Professionals believe accounting gives necessary information that businesses require for making financially viable business decisions. Businesses follow the practice of preparing two kinds of accounting reports: financial and management. Both are equally necessary. Here, we’ll talk about management accounting versus financial accounting and the role of each of these.
Management accounting is required for managing companies’ operations. These come handy to managers while making significant financial decisions. Account personnel make these statements and forward these directly to executive and managers of the company. Such statements give detailed information in numbers and forecasts concerning various departments of company, its products, clients and workers and how these could influence company’s operations.
Accounting personnel also prepare reports of financial accounting. Such reports are directly forwarded to those outside the company like shareholders, lenders and tax consultants. These reports contain statistical data, achievements and mistakes made in the past. These documents provide factual information but don’t give any projections or forecasts. That’s one major difference when you compare management accounting versus financial accounting.
Though financial and management accounting reports are prepared for use of two different categories of executives, they carry unique benefits for each.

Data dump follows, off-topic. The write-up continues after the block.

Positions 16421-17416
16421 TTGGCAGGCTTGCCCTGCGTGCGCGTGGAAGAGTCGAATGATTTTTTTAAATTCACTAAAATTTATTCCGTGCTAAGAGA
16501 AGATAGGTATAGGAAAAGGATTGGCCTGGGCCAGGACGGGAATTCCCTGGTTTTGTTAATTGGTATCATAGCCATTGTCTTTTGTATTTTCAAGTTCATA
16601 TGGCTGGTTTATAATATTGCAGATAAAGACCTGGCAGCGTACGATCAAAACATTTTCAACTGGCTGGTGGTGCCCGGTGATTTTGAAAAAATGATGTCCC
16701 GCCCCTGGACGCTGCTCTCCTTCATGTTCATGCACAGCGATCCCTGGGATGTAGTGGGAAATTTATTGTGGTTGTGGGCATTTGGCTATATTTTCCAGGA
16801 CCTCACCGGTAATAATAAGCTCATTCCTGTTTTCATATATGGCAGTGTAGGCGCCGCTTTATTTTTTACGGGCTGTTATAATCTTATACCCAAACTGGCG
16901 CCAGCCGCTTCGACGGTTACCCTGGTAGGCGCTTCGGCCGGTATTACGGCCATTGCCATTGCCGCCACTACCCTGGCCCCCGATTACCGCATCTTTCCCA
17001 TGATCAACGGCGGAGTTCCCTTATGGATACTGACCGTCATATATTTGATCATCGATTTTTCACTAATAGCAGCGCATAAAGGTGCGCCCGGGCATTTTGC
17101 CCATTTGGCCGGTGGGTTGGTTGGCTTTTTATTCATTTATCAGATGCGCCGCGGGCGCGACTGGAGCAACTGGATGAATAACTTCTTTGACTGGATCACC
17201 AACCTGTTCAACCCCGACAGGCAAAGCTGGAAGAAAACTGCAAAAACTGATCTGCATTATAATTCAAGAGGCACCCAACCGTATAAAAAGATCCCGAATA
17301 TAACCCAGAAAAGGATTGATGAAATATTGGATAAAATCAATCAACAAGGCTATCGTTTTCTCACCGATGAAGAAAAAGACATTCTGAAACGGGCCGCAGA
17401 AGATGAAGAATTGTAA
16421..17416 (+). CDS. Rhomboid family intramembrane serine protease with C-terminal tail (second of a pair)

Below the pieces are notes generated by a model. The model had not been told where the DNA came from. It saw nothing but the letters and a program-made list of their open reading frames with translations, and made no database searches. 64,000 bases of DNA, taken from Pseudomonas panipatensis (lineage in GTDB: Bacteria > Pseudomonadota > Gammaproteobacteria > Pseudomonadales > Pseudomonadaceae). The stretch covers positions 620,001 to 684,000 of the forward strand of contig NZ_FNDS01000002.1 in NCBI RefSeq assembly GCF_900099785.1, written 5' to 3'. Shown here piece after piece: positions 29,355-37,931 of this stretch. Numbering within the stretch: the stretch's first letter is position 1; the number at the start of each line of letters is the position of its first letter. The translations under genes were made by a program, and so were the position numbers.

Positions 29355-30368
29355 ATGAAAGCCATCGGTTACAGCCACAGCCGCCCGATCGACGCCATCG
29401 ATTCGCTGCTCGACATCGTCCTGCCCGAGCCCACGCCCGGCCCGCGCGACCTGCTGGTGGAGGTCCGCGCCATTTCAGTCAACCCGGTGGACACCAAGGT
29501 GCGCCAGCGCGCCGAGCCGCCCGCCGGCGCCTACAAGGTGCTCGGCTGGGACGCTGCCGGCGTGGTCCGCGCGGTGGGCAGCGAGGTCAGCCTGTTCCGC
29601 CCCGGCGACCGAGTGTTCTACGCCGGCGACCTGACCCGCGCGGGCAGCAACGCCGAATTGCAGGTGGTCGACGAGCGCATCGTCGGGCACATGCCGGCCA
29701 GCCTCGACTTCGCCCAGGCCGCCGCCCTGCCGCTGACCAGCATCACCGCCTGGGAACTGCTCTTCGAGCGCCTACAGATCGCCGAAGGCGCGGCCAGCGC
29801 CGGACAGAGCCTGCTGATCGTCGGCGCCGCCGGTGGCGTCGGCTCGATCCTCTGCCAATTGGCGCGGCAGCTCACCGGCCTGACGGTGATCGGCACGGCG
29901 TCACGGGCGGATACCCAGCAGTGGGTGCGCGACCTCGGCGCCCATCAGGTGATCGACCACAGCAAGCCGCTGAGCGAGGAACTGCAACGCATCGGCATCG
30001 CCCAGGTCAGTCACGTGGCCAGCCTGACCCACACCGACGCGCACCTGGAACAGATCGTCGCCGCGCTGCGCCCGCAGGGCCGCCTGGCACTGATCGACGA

Management accounting statements try making an educated guess of what could happen in future. Managers find such information helpful in deciding their future moves instead of focusing on what’s already taken place because financial status keeps changing with time.
Accounting reports are vital for assessing the performance of companies and thus of interest to stakeholders and tax consultants. These reports provide data that can be interpreted to check the financial health of companies.
As financial accounting reports are meant for use of outsiders to the company, these must conform to GAAP, generally accepted accounting principles. That calls for preparing such reports as per already existing rules to ensure their consistency and accuracy.
For instance, GAAP stipulates that the price of land should be evaluated as per its historical cost but if the company is considering purchasing land, the management would need to see its present price and how or what factors could affect its future price.
Financial accounting as well management accounting both play important role in the functioning of the company. Though significantly different in certain ways, both are equally important.
Since managers are more concerned about future of business, management accounting certainly helps formulating future plans and finances to facilitate business growth on taking clues of what is likely to happen in future.
Investors, creditors and tax advisors are more interested in financial accounting that provides useful information about company’s past and present affairs. Investors can evaluate the performance of company over a definite time period while tax professionals get accurate information about company’s tax liabilities.
It was only towards the end of 1800s that management accounting was first introduced. Initially, it was designed to provide essentially needed information for managing production of goods like textiles and steels. Since there were no shareholders or unsecured debts at that time, the need for accurate and widespread reports was not realized.
In the early part of 1900s, accounting needs changed due availability of credit and regulation of taxes by the governments. It became necessary for companies to provide financial information to outsiders who were keen on getting informed of the financial affairs and health of the company.